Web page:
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August 04, 2008

Comments

I believe that "skinny" is no longer politically correct. "Laterally challenged" is much more the euphemism du jour. Real men have Limbaugh love-handles or Cheney convexities. Oh, and surplus is no longer acceptable either. "Socialist wealth-sucking" is far more acceptable. Finally "deficit" is Commie code for "liberation of assets" or "wealth-creation".

Just helping you along *s*.

Entirely edified...

Hmmm, I thought the deficit was all due to the Pelosi/Reid Congress. That's what I was told at Red State.

this Crook guy probably has a book to sell.

best to ignore him.

Given the near-certainty of recession and steeply rising unemployment, it's really the responsibility of folks like Crook and Eric Martin to explain why they think fiscal policy should be *more contractionary* than it currently is. Many would tell you that the federal deficit ought to be larger, not smaller, right now.

(*How* the money was spent is another story, of course. But that's not what Crook is talking about.)

Sorry, corrected comment:

Given the near-certainty of recession and steeply rising unemployment, it's really the responsibility of folks like Crook and Eric Martin to explain why they think fiscal policy should be *more contractionary* than it currently is. Many respectable Keynesian economists would tell you that the federal deficit ought to be larger, not smaller, right now.

(*How* the money was spent is another story, of course. But that's not what Crook is talking about.)

LP:

If we reduced spending on the Iraq war (eventually eliminating such spending altogether), let most of Bush's tax cuts for the upper-upper echelons expire (estate tax cut, ie) while forestalling McCain's plan to lower the corporate rate from 35% to 25% and plugging in the hedge fund manager loophole, we could do a lot to eas the fiscal burden without necessarily embracing a "contractionary" agenda.

I'm comfortable embracing a realigning of spending priorities and tax benefits as the primary goal, without going whole hog into contractionary policies.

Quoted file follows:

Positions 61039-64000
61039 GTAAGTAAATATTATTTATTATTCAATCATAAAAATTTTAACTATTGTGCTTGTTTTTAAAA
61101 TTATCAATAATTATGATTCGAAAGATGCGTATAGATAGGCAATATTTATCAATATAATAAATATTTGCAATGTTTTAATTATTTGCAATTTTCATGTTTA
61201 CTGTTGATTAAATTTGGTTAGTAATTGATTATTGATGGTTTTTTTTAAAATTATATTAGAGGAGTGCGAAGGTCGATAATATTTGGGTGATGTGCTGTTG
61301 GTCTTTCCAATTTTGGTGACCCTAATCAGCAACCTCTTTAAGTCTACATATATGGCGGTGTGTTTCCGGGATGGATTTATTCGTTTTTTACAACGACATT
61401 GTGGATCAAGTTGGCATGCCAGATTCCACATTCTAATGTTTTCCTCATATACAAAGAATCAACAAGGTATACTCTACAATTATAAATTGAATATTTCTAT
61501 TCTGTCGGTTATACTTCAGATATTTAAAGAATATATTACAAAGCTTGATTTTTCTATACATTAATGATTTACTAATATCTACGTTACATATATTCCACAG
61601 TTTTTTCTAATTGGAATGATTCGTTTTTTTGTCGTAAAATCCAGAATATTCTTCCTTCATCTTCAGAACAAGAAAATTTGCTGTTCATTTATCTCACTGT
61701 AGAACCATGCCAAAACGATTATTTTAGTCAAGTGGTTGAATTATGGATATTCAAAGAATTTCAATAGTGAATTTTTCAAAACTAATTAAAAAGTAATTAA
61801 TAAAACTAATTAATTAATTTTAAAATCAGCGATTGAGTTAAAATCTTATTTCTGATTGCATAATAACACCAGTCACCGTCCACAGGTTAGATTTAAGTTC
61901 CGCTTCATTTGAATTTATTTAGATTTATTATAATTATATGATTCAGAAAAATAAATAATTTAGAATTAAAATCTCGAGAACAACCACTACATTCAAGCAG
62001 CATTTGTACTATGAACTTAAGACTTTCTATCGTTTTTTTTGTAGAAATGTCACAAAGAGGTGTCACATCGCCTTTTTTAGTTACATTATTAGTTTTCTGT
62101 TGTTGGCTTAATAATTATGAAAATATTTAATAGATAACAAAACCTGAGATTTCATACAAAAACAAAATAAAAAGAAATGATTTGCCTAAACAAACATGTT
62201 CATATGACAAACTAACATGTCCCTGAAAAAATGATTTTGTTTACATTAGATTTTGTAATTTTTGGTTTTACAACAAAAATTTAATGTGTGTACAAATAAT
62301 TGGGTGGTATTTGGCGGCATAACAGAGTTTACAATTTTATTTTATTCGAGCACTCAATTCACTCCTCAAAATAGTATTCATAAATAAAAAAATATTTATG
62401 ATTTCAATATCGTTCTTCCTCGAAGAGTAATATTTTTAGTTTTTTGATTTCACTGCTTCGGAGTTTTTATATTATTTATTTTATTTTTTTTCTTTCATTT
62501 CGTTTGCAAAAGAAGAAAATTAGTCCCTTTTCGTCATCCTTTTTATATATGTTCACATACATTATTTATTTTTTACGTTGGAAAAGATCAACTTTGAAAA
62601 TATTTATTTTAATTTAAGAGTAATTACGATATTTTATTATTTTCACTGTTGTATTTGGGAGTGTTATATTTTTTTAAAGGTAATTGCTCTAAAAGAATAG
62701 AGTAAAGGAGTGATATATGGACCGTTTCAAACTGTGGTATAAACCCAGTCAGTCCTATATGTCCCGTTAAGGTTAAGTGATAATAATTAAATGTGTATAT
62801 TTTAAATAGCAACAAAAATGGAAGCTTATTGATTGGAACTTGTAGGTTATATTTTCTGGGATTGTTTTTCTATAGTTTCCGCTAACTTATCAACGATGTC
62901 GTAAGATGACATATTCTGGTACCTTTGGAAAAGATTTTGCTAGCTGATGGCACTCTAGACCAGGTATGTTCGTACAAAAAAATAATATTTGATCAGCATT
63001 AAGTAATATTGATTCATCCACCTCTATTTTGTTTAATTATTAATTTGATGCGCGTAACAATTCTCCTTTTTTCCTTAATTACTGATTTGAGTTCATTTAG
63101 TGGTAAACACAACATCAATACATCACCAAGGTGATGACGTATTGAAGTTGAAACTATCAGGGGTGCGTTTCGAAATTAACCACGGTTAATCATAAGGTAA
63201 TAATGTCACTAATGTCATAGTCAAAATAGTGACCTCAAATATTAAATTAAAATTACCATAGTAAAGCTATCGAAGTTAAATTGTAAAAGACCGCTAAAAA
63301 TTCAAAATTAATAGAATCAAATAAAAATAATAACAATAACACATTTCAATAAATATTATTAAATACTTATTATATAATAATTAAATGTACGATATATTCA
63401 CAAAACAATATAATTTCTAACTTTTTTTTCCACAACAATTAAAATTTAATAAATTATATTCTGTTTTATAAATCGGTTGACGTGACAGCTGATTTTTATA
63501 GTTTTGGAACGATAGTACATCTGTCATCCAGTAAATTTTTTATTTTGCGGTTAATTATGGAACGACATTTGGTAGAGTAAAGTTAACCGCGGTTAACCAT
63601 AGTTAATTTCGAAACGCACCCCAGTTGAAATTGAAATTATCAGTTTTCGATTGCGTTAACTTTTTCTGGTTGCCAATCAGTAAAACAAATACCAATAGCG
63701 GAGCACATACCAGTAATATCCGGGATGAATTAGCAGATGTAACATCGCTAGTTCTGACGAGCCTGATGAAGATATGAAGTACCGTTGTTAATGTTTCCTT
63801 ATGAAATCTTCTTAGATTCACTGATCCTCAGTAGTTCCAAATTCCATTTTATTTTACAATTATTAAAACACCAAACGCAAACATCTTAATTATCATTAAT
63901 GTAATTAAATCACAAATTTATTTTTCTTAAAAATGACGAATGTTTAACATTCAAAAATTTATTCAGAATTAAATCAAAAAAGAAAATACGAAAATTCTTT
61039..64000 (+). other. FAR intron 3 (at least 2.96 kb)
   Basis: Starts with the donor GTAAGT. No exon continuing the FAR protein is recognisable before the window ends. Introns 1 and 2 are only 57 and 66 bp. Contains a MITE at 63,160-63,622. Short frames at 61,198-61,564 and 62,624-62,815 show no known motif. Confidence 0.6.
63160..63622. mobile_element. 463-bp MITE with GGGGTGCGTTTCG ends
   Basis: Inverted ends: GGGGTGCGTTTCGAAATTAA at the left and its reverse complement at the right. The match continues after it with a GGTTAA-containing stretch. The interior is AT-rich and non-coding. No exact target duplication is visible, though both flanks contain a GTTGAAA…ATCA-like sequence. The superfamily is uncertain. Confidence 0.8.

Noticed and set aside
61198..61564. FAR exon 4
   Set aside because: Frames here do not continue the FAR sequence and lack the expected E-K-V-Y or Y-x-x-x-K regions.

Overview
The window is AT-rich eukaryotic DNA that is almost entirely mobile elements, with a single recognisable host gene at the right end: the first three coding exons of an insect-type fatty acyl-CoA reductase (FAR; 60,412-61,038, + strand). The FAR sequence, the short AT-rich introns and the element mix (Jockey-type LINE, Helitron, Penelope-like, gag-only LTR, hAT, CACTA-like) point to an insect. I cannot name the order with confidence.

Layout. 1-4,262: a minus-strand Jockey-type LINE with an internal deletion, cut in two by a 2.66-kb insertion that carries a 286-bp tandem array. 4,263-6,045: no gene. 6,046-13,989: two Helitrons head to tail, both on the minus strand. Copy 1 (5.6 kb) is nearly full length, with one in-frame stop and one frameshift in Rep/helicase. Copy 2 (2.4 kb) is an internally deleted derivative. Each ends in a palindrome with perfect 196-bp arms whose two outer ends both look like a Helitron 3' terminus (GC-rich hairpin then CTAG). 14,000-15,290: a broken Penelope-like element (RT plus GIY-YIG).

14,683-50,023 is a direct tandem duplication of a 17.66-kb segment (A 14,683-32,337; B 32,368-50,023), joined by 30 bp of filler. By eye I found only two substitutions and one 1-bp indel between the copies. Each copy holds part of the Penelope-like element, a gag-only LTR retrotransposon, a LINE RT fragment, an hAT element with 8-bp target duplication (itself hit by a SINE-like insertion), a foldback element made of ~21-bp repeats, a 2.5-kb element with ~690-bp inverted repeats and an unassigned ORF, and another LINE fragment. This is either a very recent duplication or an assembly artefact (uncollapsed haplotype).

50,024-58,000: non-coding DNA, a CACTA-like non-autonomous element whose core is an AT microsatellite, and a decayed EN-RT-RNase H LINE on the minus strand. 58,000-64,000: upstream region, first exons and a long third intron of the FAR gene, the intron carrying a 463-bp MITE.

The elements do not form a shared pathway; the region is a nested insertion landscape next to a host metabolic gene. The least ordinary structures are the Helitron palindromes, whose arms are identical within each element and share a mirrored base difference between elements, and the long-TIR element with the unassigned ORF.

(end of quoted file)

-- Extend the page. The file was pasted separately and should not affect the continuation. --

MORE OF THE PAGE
As for the argument that the deficit ought to be larger, that all depends on what fiscal policies are embraced to get it there.

Lemuel Pitkin,

I think you miss Crook's point. He is saying that the US cannot afford much fiscal stimulus owing to the deficits we have run up during the Bush years. If, by contrast, we had been more prudent we would now have the ability to provide a large stimulus.

Bush wasted a lot of the fiscal ammunition you think we should be firing.

If, by contrast, we had been more prudent we would now have the ability to provide a large stimulus.

Or we wouldn't need to provide it in the first place. As LM suggests (obliquely), much of the deficit spending we did over the last eight years was decidedly non-Keynesian -- e.g., spent on wars overseas, or handed out like candy to people with lower marginal spending rates.

And -- though this isn't technically a matter of stimulus policy -- the lack of "prudent" internal controls and oversight in the financial sector didn't exactly help, either.

Borrow now while the dollar still has value, pay it back when they're not worth anything. If you can get inflation to go faster than interest rates, you win!

(*How* the money was spent is another story, of course. But that's not what Crook is talking about.)

I havent read the whole article yet, but the quoted section does seem to be completely retrospective. ie how did we get into the hole? Crook doesn't recommend any policies (again, in the quoted section).
Eric certainly didn't advocate any particular policy positions in the post, so maybe your categorization of his policy preferences is based on something else he's written...